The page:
Saturday, April 08, 2023

Seven books about the scam of wellness

Ling Ling Huang is a writer and violinist. She plays with several ensembles, including the Oregon Symphony, Grand Teton Music Festival Orchestra, ProMusica, Chamber Orchestra, and the Experiential Orchestra, with whom she won a Grammy Award in 2021.

Natural Beauty is her first novel.

At Electric Lit she tagged seven "books that, together, begin to form a clear picture of what wellness is and what it isn’t, who it currently serves, and who it excludes." One title on the list:
Flawless: Lessons in Looks and Culture from the K-Beauty Capital by Elise Hu

Hu moves to Seoul as the first-ever Korea and Japan bureau chief for NPR correspondent and takes a deep dive into South Korea’s beauty industry and how it impacts society and women at large. In this astonishingly researched and unputdownable book about topics like the prolific plastic surgery procedures being invented everyday to burgeoning feminist movement, she dissects the myriad ways beauty ideals intersect with geopolitical tensions, class, and societal issues, as well as articulating technology’s part in enabling and accelerating beauty culture. Among the many pressing questions Hu asks: How does beauty intersect with sexist power structures? Who benefits when women expend so much energy enhancing themselves? Where is unchecked consumer beauty culture leading us to? Nowhere in the world are there such clear lines drawn between beauty and social and economic success than in South Korea. Flawless manages to provide an in-depth look at the history of Korea, which very well may be the future for the rest of the world.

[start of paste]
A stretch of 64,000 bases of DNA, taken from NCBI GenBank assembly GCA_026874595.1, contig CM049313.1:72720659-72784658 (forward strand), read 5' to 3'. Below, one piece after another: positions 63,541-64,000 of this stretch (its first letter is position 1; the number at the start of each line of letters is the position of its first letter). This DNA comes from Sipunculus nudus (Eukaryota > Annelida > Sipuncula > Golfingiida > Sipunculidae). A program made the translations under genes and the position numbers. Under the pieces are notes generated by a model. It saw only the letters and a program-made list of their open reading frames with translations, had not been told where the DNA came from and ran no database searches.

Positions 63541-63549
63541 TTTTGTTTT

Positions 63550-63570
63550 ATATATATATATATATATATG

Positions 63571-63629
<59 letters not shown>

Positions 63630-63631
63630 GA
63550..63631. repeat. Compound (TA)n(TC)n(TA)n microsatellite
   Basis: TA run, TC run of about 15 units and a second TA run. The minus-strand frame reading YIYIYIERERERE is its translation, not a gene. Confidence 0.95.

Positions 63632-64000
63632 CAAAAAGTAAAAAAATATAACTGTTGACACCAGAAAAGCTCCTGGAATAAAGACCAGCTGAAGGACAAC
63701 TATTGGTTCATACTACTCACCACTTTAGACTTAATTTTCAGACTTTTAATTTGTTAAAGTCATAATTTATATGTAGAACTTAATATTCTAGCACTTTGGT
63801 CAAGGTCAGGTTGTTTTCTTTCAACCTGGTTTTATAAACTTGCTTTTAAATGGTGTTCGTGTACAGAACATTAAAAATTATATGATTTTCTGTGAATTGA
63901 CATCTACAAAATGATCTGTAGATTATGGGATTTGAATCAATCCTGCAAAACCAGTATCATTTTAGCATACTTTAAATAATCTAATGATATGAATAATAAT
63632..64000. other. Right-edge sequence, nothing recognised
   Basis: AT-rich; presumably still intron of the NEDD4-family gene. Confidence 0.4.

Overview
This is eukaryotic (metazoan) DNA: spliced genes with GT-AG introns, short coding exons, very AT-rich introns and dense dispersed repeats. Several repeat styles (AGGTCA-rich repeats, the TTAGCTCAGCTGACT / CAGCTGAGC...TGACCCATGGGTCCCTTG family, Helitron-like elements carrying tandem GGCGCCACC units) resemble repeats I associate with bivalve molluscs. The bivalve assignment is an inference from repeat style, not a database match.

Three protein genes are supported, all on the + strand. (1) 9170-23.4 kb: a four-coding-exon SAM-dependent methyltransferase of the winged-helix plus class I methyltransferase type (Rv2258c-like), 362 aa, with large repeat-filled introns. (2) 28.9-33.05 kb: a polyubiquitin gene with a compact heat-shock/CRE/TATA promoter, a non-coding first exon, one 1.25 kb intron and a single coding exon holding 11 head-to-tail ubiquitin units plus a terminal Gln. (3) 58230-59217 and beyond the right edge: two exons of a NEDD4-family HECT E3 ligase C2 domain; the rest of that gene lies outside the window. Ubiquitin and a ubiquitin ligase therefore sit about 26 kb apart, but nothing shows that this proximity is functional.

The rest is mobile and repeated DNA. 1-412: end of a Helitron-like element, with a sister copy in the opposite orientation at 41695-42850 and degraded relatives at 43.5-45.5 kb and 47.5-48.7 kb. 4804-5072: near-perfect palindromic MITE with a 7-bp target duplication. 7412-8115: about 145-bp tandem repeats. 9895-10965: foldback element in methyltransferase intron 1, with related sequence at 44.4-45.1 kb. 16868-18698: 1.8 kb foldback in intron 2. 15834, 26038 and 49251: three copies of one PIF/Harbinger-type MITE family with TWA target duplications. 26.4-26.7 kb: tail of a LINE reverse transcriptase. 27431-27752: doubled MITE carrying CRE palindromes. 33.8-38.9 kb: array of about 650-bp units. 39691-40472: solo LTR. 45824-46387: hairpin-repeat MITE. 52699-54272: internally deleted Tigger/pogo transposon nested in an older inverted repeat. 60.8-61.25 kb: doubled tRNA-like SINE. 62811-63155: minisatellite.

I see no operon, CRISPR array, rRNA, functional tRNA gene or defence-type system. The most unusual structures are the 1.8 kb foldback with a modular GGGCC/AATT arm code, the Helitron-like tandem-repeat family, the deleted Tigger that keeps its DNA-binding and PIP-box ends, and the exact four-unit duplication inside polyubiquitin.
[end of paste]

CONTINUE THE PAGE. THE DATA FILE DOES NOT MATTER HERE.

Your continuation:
Read about another entry on the list.

--Marshal Zeringue